Violations of environmental laws carry substantial risk of fines for violations, whether or not the violation was negligent. On August 5, a cleanup crew of Region 8 of the US Environmental Protection Agency breached a debris dam at the Gold King Mine. This is a major environmental event. Public and agricultural use of downstream waters has stopped as communities have declared states of emergency.
If a private entity had been responsible for it, EPA and the Department of Justice would seek substantial fines and penalties, and perhaps file criminal charges, especially for its delayed an incompetent reporting. Suppose EPA were subject to fines and penalties. How large might they be?
The scope of EPA’s liability as a private entity is difficult to understate.
First, the size of the blowout is large, and much larger than EPA originally said it was. On August 7, the Agency reported 1 million gallons spilled (Sec 18.104.22.168). EPA subsequently confirmed that the blowout exceeded 3 million gallons. The revised figure came from the U.S. Geological Service, not EPA.
Second, the scale of potential environmental damage and adverse effects on human health is vast. Mine waste containing heavy metals spilled into Cement Creek, which flows south to merge with the Animas River in Silverton, Colorado. The Animas flows south through Durango to meet the San Juan River in Farmington, New Mexico. The San juan is a majority tributary of the Colorado River before the Colorado empties into Lake Powell.
Third, EPA apparently delayed reporting the blowout to state and local officials. It was four days before Colorado Gov. Hickenlooper declared a state of emergency, by which time the blowout had already crossed the New Mexico border. New Mexico Gov. Martinez did likewise, and chastised the EPA:
“I had the chance to see the blowout with my own eyes. It is absolutely devastating, and I am heartbroken by this environmental catastrophe,” Governor Martinez said. “As I’ve said before, I am very concerned by EPA’s lack of communication and inability to provide accurate information. One day, the blowout is 1 million gallons. The next, it’s 3 million. New Mexicans deserve answers we can rely on.”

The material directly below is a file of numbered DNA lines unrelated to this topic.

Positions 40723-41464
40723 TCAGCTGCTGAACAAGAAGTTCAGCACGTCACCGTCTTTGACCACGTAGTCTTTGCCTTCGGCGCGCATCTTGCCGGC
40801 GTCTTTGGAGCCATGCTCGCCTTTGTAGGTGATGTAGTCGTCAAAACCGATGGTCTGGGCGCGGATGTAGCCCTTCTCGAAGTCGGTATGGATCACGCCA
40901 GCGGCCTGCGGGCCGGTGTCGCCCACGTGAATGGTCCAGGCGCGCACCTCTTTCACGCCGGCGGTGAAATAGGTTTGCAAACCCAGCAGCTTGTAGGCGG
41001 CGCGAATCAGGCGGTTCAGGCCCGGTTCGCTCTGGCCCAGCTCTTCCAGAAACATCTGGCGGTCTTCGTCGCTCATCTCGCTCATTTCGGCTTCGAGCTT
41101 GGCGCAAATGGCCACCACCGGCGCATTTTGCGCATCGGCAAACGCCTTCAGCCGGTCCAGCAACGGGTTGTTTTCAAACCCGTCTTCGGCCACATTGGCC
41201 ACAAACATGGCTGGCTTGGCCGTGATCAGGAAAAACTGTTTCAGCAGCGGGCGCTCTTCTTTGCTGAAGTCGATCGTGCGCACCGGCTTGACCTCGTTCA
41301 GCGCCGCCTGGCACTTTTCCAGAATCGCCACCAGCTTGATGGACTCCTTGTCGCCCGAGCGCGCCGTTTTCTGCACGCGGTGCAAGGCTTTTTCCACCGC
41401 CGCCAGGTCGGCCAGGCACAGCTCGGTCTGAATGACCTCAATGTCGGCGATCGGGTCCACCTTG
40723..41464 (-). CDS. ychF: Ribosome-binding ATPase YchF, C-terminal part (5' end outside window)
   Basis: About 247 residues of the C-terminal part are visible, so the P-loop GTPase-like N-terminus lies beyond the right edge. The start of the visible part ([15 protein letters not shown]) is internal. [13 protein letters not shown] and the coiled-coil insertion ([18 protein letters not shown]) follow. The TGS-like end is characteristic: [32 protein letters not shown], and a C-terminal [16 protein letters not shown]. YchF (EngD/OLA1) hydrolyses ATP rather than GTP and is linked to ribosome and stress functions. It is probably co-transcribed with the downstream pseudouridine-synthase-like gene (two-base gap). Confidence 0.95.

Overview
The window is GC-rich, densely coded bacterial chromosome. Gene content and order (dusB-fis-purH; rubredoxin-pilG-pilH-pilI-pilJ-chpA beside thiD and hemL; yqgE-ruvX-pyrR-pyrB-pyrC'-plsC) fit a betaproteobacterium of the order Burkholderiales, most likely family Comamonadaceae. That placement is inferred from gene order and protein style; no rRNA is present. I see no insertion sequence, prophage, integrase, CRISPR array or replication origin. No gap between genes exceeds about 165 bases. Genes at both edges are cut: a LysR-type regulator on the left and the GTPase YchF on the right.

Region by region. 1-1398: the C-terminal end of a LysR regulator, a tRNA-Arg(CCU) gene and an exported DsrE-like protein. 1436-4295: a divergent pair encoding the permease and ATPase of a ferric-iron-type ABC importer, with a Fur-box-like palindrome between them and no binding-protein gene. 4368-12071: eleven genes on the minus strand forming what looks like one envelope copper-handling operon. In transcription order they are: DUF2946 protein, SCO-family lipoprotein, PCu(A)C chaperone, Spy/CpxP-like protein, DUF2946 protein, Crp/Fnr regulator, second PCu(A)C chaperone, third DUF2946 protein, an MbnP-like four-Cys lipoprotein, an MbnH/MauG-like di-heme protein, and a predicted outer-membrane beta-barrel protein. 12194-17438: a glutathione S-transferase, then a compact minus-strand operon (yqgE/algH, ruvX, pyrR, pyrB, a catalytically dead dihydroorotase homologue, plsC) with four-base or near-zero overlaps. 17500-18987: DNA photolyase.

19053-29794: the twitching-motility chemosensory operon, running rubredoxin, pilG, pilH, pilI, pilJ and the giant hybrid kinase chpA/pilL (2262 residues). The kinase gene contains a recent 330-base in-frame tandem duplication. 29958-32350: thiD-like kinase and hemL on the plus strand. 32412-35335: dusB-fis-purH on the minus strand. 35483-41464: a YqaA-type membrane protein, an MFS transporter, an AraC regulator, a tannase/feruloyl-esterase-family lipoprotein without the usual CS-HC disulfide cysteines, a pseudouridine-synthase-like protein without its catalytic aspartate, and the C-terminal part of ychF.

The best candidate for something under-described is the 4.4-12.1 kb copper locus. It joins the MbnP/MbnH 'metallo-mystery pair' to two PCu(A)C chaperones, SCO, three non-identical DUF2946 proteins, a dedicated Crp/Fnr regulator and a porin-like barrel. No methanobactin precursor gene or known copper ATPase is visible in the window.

Fourth, EPA appears to have been slow to collect data and update reports. The most recent addition to the list of incident documents is dated August 10, but that document is dated August 7 and it includes the incorrect 1 million gallon figure for the magnitude of the blowout. As for data, only a few observations are reported in a format (PDF of s spreadsheet) that makes analytical use impractical. Background concentrations are not included.
For a similarly situated private entity, each of these factors would argue in favor of fines and penalties of increasing severity. The only mitigating factor in EPA’s favor is it did not deny liability — the Agency published links to Standard Form 95, which injured parties must complete to file damage claims against the government under the Federal Tort Claims Act.
While the FCTA generally imposes the same liability on the federal government as a private party would bear, there are important limitations. And liability claims that the government pays come from the Treasury Department’s Judgment Fund, not from EPA. So, as a matter of economics, the Agency has a substantially weaker financial incentive to avoid liability than it would face as a private entity.
Finally, liability for damages is not the same thing as fines and penalties for misconduct. Congress included them in environmental laws to deter undesirable behavior, but parties exempt from fines and penalties cannot be thereby deterred.